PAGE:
Band – Pale Grey Lore
Album / Label –
Pale Grey Lore / Kozmik Artifactz – Oak Island Records
Rating – 4.5 / 5

It was one year ago that Pale Grey Lore dropped their self-titled debut album on an unsuspecting audience. The tone of their debut is reminiscent of some of the best of 70’s heavy rock, while neither sounding contrived or outdated.

The band is comprised of Michael Miller (guitar/vocals), Adam Miller (drums), Donovan Johnson (bass) and Xander Roseberry (guitar/backing vocals). Roseberry was added to the lineup in the winter of 2016.

With elements of Psychedelia/Stoner/Doom Rock reverberating from front-to-back, “Pale Grey Lore” weaves scenes from a post-apocalyptic world in which everything is blurred until there is no distinction between science and superstition. The dystopian world that inhabits the scenes depicted in each track leaves the listener wondering if this can indeed be a real possibility.

One year after their debut release, Kozmik Artifactz’ imprint Oak Island Records is set to release this stellar album on much-coveted vinyl (mid-2017). It’s time we revisit their self-titled debut release anew.

Opening with an aural landscape that conjures “Blade Runner” in all its glory, The Conjuration lays waste to the notion that the world is a beautiful, happy place. The confidence with which the band dives into the song is something rarely heard on a first album, let alone the opening track.

Pale Grey Lore’s self-titled debut album.

Life in the Hive is a guitar-driven sonic attack on your senses, with the melodic vocals weaving a stylistic path throughout the heavy underlying rhythm. At points, Michael Miller’s vocals almost promise hope, before dashing them into pieces. “There’s simply no place to hide,” screams Miller, with foreboding doom that rings all too true.

Like the tolling of an ominous church bell in a world of ashes, the solitary guitar that announces Black Sun Rise gives way to the destructive heaviness of the band playing the death knell. The sonic edge upon which they play slams your senses with a power that is almost physical with its punch.

Spiders is a sludge-driven dirge, with Miller’s vocals echoing through your cranium, threatening to overwhelm the synapses. The song is nuanced in its approach, with an ethereal quality of hope that does not ring hollow.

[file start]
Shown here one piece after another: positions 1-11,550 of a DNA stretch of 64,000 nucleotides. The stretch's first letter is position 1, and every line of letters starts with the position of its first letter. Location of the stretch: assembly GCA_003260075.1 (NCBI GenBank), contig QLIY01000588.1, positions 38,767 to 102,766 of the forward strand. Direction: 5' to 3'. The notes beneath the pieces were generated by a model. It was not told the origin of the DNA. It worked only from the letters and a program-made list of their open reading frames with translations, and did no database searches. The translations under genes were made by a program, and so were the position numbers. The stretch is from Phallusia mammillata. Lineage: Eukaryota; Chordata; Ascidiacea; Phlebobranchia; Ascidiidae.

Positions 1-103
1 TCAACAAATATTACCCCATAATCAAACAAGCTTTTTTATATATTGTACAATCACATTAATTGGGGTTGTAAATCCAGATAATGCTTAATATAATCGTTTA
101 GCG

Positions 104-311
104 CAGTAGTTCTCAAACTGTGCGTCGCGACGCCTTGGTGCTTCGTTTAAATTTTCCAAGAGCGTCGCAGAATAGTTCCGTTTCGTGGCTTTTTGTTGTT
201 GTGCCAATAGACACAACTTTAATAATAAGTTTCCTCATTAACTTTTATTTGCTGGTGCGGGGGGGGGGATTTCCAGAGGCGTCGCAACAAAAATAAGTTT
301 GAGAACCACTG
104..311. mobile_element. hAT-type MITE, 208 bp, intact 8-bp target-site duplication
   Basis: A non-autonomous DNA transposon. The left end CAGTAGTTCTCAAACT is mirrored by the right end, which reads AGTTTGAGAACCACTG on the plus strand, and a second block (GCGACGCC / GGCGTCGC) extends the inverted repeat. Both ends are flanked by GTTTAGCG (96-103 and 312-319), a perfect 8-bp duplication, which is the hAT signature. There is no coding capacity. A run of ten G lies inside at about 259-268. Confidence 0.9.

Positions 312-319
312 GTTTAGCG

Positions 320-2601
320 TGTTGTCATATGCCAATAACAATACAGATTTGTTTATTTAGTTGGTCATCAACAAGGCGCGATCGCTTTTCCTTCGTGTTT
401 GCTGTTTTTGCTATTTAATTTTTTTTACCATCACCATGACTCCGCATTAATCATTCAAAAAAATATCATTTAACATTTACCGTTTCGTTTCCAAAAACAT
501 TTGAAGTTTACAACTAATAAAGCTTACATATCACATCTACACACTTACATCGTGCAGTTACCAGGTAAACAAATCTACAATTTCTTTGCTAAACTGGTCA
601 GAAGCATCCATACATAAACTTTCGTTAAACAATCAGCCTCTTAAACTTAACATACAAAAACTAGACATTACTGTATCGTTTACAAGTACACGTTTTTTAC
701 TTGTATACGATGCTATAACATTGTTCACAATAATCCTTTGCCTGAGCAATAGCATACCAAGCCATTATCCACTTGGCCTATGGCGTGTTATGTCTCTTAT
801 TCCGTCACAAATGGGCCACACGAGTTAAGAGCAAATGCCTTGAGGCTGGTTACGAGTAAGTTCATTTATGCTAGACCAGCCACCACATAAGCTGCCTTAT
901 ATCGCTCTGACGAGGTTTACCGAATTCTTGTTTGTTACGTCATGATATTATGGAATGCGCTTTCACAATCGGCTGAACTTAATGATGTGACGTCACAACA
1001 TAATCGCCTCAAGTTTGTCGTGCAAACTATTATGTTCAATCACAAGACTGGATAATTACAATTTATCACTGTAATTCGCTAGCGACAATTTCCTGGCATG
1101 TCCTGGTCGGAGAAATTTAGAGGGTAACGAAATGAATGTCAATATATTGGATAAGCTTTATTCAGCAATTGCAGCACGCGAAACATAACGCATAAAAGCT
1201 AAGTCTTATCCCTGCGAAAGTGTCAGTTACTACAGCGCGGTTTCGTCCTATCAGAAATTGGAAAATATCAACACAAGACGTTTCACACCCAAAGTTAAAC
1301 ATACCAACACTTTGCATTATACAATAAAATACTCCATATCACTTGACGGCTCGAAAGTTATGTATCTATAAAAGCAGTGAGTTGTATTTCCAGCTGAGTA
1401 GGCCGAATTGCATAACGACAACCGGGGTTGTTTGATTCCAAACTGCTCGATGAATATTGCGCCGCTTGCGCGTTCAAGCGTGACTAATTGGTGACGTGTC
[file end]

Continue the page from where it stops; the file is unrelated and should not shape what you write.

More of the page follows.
Laced with heavy, psychedelic trappings, the reverb-laden She Radiates takes the sound of early 90’s King’s X and leapfrogs to the next level. Johnson’s bass comes through loud-and-clear, bombastic in its tone, signaling that dark and heavy sounds still can sound pure and altruistic.

In what could easily be mistaken for the soundtrack to a pagan ritual, Ruins calls to mind all that was good with the progenitors of heavy rock. The tune is strangely hypnotic with its tonality, calling you ever deeper within the spell it weaves.

Pale Grey Lore (Credit: Dru Batte)

Woe Betide Us slows the pace, carrying an almost spiritual quality that permeates the very fibers of each note that sonically assaults you. It’s raw, but has a groove that you simply cannot escape.

Slightly upping the pace with Tell the Masters, they continue the downward spiral into the madness that is seemingly everywhere. Between the rhythm of the band barreling along full-steam ahead and Miller’s vocals weaving a surreal vignette of destruction, you begin to wonder is ruination is not already at hand.

Closing with Grave Future, the band comes full-circle in the quest to open our eyes to a world that no one wants to see. “We are on a sinking ship,” implores Miller, as the band carries the groove with both hope and dread the only choices that are seemingly out of reach.

Full of fuzz, distortion and a raw energy that they channel with a confidence unseen in debut albums, Pale Grey Lore give hope to the notion that heavy rock is not dead. It has merely been dormant, waiting for someone to come along and unleash its fury.

The band next plays Friday, June 16 at Café Bourbon St. in Columbus.

Pale Grey Lore – Life in the Hive